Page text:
Graham: ‘It’s Not About Humiliating Putin; It’s About Calling Him Out for the War Criminal He Is’

By Patrick Goodenough | May 11, 2022 | 4:37am EDT
 
 
Russian President Vladimir Putin. (Photo by Alexey Druzhinin/Sputnik/AFP via Getty Images)
Russian President Vladimir Putin. (Photo by Alexey Druzhinin/Sputnik/AFP via Getty Images)

(CNSNews.com) – French President Emmanuel Macron’s warning this week against humiliating Russia over its invasion of Ukraine brought a sharp response Tuesday from Sen. Lindsey Graham (R-S.C.), an outspoken congressional critic President Vladimir Putin.

“Bull,” Graham told reporters at the U.S. Capitol. “It’s not about humiliating Putin. It’s about calling him out for the war criminal he is.”

Graham raised Macron’s remark as he addressing a press conference with Sen. Richard Blumenthal (D-Conn.) about their resolution calling on the secretary of state to designate Russia a state sponsor of terrorism.

Speaking in Strasbourg after addressing the European Parliament, Macron said even as Europe was now supporting Ukraine, there would come a time when Kyiv and Moscow negotiate an end to the conflict.

“We will have a peace to build tomorrow, let us never forget that,” he said. “We will have to do this with Ukraine and Russia around the table.”

“The end of the discussion and the negotiation will be set by Ukraine and Russia,” Macron said. “But it will not be done in denial, nor in exclusion of each other, nor even in humiliation.”

Graham said he likes Macron “a lot,” but found the reported comments “disturbing.”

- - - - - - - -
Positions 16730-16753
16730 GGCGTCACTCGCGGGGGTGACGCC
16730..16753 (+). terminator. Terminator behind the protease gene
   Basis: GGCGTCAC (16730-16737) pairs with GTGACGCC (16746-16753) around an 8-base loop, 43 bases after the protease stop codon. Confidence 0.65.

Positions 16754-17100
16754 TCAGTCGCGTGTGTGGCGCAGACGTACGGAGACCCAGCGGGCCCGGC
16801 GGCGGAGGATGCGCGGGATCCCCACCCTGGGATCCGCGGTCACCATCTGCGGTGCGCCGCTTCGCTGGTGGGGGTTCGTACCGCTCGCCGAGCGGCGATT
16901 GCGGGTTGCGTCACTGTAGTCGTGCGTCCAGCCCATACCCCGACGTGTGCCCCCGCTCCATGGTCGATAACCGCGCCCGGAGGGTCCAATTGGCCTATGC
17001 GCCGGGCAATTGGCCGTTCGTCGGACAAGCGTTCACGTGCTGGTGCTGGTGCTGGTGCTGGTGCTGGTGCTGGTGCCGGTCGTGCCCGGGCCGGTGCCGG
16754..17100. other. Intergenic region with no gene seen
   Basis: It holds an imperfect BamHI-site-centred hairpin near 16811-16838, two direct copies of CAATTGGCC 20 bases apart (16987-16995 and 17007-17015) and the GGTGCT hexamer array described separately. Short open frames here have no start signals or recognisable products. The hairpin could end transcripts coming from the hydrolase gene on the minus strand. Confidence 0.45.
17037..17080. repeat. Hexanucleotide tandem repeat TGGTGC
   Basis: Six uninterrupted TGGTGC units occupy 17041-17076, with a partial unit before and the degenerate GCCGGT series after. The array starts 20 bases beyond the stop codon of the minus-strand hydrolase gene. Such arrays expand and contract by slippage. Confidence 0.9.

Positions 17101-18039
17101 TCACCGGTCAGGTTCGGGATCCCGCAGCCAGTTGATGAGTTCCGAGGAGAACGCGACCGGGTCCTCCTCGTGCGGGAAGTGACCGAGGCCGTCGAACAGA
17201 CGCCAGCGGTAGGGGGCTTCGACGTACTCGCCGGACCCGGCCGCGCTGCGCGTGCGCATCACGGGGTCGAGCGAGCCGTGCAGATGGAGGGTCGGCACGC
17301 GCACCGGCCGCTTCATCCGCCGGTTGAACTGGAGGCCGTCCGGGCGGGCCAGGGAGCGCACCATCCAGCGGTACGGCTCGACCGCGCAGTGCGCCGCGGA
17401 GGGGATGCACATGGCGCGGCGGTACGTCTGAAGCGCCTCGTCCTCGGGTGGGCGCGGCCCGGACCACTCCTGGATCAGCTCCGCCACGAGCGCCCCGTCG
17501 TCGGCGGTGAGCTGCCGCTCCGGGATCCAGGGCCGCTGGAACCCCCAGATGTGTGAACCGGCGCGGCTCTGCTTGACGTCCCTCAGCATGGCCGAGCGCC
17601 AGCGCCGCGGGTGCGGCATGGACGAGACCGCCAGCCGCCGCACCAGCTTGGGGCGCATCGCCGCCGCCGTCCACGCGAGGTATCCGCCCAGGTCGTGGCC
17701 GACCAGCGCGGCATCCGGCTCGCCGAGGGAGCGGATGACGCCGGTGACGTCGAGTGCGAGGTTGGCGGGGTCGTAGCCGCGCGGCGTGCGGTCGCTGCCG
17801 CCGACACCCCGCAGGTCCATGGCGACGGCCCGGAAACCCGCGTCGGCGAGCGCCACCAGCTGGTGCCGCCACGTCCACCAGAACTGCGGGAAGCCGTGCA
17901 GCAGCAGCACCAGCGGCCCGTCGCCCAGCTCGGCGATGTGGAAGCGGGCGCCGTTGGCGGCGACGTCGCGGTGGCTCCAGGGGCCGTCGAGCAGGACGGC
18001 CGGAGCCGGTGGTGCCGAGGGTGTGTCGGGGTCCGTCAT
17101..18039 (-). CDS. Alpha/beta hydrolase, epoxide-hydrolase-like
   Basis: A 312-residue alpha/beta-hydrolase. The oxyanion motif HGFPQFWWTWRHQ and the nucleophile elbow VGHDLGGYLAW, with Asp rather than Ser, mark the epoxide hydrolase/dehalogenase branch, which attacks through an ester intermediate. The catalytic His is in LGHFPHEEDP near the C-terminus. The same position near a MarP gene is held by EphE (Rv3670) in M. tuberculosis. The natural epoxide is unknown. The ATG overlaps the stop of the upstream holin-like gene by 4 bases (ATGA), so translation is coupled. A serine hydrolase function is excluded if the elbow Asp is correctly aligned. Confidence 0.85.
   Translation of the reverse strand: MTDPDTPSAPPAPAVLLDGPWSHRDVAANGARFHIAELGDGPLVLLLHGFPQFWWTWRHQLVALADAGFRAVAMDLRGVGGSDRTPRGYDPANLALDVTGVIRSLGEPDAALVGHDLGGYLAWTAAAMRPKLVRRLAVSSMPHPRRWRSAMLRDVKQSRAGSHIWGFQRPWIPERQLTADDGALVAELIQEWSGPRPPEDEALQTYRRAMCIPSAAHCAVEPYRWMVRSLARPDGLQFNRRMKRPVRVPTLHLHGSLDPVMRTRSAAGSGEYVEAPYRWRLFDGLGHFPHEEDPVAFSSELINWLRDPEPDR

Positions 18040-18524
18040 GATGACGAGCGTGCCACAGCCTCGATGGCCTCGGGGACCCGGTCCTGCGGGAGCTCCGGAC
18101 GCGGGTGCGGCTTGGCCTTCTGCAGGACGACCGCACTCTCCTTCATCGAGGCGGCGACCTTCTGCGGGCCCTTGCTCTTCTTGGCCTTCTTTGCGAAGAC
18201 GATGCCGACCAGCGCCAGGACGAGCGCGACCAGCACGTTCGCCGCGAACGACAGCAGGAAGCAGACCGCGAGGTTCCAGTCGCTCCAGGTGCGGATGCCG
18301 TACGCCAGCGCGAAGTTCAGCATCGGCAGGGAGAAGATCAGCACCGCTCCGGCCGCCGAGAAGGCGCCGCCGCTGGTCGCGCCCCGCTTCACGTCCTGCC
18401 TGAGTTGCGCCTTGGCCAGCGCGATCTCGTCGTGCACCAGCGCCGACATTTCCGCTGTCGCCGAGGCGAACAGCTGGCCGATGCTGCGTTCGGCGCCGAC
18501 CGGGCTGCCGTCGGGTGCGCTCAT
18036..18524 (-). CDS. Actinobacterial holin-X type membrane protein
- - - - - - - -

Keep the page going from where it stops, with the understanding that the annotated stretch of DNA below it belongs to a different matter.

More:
“That way of thinking needs to end,” he said. “If you’re embarrassed by saying that Putin needs to go, then something’s wrong with you.”

“He needs to go – that’s up to the Russian people,” Graham continued.

“We’re not going to invade Russia, we’re not going to put ground troops on – in Ukraine. But we’re going to support Ukrainian victory. And victory is expelling the Russians, trying to end the slaughter.”

Macron, who has sought to mediate between Russia and Ukraine this spring – with little evident progress – has expressed discomfort before over strong language coming from the U.S. government, including from President Biden himself.

Biden last month expressed his view that Putin was committing “genocide.

In March, he called Putin “a war criminal,” “a murderous dictator,” and “a butcher.” (He also said, during a speech in Warsaw, that Putin “cannot remain in power,” although the White House and U.S. diplomats hastened to say he was not promoting regime change.)

When asked about such language – while campaigning ahead of his April 24 re-election victory – Macron cautioned against verbal “escalation,” questioning its helpfulness in reaching the goal of ending the war.

In his comments in Strasbourg this week about not humiliating Russia, the French president alluded to the victorious allies’ punitive treatment of Germany after World War I, which some historians say helped to facilitate the Nazis’ rise to power, leading ultimately to World War II.

Defense Secretary Gen. Lloyd Austin raised eyebrows when after a visit to Kyiv late last month he replied to a reporter’s question about U.S. “goals for success” in Ukraine by saying, “We want to see Russia weakened to the degree that it can’t do the kinds of things that it has done in invading Ukraine.”

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